The Media Notepad: WLUP’s format to stay alive online

Also: Oscars notch record-low audience; Home Improvement has a new “home”

A few more notes on WLUP’s demise:

Not only The Loop is headed to the great radio graveyard in the sky, but so are the call letters (at least in Chicago.) According to Radio Insight, new owner Educational Media Foundation is changing the calls to WCKL-FM, currently at EMF’s K-Love station in Starke, Fla. as they would assume the old WLUP calls. The call letter changeover for K-Love isn’t a big deal since EMF doesn’t use them in their branding.

The transition takes place on Saturday, but no exact time for the switch has been set.

Meanwhile, it looks like WLUP is going to get a send-off after all: even though the station is now on automation until Saturday, former WLUP discjockey Steve Dahl is taking over for a goodbye party from 2 to 6 p.m. on Friday. Dahl also holds down the same shift on Cumulus’ WLS-AM in the same time frame.

Dahl of course, rose to prominence at The Loop, where he and Garry Meier did mornings at WLUP until 1981 and returned to the station with Meier in 1986. The duo went their separate ways in a well-publicized split in 1993.

Even though The Loop is signing off on terrestrial radio, the station is continuing online at WLUP.com and the HD2 channel of Merlin Media’s WKQX-FM, at least for now. And speaking of WKQX, Tim Virgin is shifting over to the alternative rock station as afternoon host, the same position he held at WLUP.


To no one’s surprise, the 90th Academy Awards Sunday night scored record-low numbers in ratings and total viewers. The ABC telecast drew just 26.5 million viewers, down 19 percent from the 2017 show, which aired a week earlier. This year’s show aired a week later outside of the February sweeps, because of the Olympics.

In the ratings department, the Oscars drew an 18.8 household live same-day rating and 30 share, down fourteen percent from 2017’s 21.9/35.

Much like the NFL (who also experienced declining ratings over the past year), many people blamed the stars’ raving about politics for the ratings drop. But the Oscars has been political for years; there was a lot of support for the “MeToo” movement at this year’s show. The presentation was a huge marked 180 turn from the widely-panned 2013 Academy Awards, helmed by Seth MacFarlane and gave us the song “We Saw Your Boobs”.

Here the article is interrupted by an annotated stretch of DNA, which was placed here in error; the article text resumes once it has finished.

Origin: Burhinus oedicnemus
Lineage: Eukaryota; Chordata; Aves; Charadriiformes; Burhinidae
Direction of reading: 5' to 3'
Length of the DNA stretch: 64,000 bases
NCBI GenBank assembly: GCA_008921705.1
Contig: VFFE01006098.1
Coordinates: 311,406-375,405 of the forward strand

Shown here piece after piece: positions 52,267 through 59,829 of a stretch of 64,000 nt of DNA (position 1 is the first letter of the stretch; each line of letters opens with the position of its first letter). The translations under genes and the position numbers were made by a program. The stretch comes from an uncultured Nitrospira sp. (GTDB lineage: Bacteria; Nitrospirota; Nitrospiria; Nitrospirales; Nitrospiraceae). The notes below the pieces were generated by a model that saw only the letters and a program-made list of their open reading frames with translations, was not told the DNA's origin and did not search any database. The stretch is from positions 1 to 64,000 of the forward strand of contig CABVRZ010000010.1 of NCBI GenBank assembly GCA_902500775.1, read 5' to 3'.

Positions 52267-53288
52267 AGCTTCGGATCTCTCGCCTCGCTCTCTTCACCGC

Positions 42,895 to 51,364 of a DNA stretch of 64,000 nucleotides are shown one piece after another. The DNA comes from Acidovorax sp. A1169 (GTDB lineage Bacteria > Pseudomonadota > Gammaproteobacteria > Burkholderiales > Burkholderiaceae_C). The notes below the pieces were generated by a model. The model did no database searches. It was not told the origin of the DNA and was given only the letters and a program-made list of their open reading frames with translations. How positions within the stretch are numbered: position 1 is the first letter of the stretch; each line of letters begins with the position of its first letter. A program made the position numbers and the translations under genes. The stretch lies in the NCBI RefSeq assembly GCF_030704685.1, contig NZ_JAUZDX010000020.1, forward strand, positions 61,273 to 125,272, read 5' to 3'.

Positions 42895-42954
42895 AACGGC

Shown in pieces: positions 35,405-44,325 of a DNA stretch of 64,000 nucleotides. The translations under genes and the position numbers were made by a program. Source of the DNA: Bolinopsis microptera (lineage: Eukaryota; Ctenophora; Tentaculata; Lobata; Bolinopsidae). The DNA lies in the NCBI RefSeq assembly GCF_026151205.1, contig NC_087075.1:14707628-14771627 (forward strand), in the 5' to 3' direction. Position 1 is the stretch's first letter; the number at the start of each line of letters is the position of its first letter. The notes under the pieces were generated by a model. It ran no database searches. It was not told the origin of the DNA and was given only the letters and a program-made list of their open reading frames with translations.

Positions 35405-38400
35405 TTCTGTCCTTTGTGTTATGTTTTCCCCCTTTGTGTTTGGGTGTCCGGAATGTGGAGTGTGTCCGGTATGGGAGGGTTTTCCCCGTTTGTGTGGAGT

In a history-making moment, Jordan Peele became the first African-American to win the Best Original Screenplay Award for Get Out. But the movie didn’t win Best Picture, which went to The Shape Of Water instead.


From the “if you care” department: digital subchannel Laff has acquired the rights to Home Improvement, the 1991-99 ABC comedy from Disney-ABC Domestic Television Distribution. The deal includes all 203 episodes of the series and begins airing in September.

“Laff is becoming the sitcom hall-of-fame. Home Improvement adds to an incredible collection of iconic comedies already driving network growth of 60% year-over-year,” commented Jonathan Katz, President and CEO of Katz Networks.

Home Improvement is the third Disney-ABC off-network sitcom to air on Laff. Other titles from the syndicator on the channel include Spin City, Empty Nest, and Ellen (but no Golden Girls.)

Starring Tim Allen, Home Improvement was a runaway hit for the network, and finished as the top-rated show of the 1993-94 season. The show was sold in broadcast syndication by the former Buena Vista Television in 1993 for a September 1995 start at a staggering $3 million per episode. In Chicago, the first cycle aired on Fox-owned WFLD-TV from 1995 to 2002 and the second cycle aired on Tribune’s WGN-TV from 2002 to 2007, but slotted in an overnight time slot. The series has also run on cable’s TBS, Hallmark Channel, Nick at Nite, TV Land, and WGN America.

Home Improvement premiered in off-network the same time Sony’s Seinfeld did. But while Seinfeld continues to air in broadcast syndication, Improvement sputtered and ran out of gas. The series was also subject to a lawsuit against Disney by the show’s creators over syndication profits.

Allen previously resurfaced in Last Man Standing, a sitcom some critics dubbed as Home Improvement 2.0 (or really, All In The Family 2.0.) So I guess a reboot of Home Improvement is out of the question.

Or not.

Laff can be found on Univision’s WGBO-DT, Channel 66.3.

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